Who would receive universal basic income?
Universal basic income would be distributed to more or less everyone, regardless of their earnings. The only exceptions would be prisoners, who would lose their access to basic income when they are detained (but would receive it once again when/if they are released), and perhaps individuals in other institutions such as the mentally ill or the elderly. Again, these details are the subject of debate among supporters of the system.
Tesla CEO Elon Musk has pledged his support to basic income. (Credit: Axelle/Bauer-Griffin / Getty Images)
How could universal basic income benefit society?
Poverty is still a major issue in first-world countries, with there being a huge disparity between the richest and the poorest in many countries. With struggling citizens not able to look far beyond earning enough money to pay for their next meal, keep a roof over their heads and desperately hoping that a new wave of government spending cuts won’t force them far below the bread line, the goal of universal basic income is to end this fear and lend a helping hand to those in need.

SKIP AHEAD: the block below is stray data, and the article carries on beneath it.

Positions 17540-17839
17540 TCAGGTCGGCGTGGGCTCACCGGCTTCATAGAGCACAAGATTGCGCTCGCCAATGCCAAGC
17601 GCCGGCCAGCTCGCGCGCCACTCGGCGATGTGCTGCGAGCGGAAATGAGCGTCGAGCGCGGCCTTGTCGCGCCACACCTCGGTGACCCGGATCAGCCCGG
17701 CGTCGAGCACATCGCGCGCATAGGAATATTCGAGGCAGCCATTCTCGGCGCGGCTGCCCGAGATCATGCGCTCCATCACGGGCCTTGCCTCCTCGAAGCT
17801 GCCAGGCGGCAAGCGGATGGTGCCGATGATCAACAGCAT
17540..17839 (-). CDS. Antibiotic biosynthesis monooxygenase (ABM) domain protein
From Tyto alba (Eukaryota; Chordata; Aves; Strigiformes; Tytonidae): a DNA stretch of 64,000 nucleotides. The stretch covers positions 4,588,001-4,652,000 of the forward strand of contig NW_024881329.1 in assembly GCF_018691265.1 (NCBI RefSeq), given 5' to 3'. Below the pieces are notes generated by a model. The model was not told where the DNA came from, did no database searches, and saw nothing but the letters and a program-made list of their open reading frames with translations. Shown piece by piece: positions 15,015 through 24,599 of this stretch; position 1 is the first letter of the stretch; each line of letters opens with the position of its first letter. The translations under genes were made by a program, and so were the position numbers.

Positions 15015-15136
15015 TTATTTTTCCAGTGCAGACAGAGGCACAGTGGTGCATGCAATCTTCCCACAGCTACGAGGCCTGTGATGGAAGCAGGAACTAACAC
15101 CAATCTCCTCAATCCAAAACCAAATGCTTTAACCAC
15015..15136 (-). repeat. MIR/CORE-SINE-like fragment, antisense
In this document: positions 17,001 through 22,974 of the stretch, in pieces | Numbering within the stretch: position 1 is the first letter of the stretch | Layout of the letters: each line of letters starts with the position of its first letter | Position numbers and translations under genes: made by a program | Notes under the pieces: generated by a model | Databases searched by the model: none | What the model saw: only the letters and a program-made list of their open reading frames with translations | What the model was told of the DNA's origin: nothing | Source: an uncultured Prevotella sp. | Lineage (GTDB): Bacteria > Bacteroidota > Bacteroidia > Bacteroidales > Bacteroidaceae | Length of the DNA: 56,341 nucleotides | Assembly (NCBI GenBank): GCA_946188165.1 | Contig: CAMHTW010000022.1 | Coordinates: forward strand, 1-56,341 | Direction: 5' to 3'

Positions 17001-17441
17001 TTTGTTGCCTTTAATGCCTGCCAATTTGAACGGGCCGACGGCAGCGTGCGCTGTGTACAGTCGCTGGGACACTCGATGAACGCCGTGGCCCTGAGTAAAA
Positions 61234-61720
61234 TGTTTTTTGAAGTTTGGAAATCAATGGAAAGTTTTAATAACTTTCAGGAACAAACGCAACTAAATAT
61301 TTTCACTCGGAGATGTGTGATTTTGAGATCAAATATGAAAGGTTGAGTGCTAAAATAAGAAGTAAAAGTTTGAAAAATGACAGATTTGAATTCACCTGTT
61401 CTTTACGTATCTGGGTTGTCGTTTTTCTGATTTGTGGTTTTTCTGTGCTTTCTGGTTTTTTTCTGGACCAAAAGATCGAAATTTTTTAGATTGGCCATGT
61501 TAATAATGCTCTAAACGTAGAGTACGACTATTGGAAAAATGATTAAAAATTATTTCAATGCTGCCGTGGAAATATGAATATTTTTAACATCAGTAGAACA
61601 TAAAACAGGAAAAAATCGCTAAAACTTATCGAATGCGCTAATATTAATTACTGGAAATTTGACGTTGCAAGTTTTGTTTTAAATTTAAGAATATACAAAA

Critics of universal basic income bemoan the system as little more than “free money” given to those who haven’t earned it, but in reality its implementation would aim to eliminate the frequently imbalanced other forms of social security, along with helping those struggling in poverty to reinsert themselves into society. Supporters of the system believe that by removing the financial worries that unfortunately burden so many members of society, these individuals would then be better prepared to contribute to the economy in a more meaningful manner. For instance, enforcing a basic income would afford many the ability to use public transport, which would then give them a broader range of options in the job market.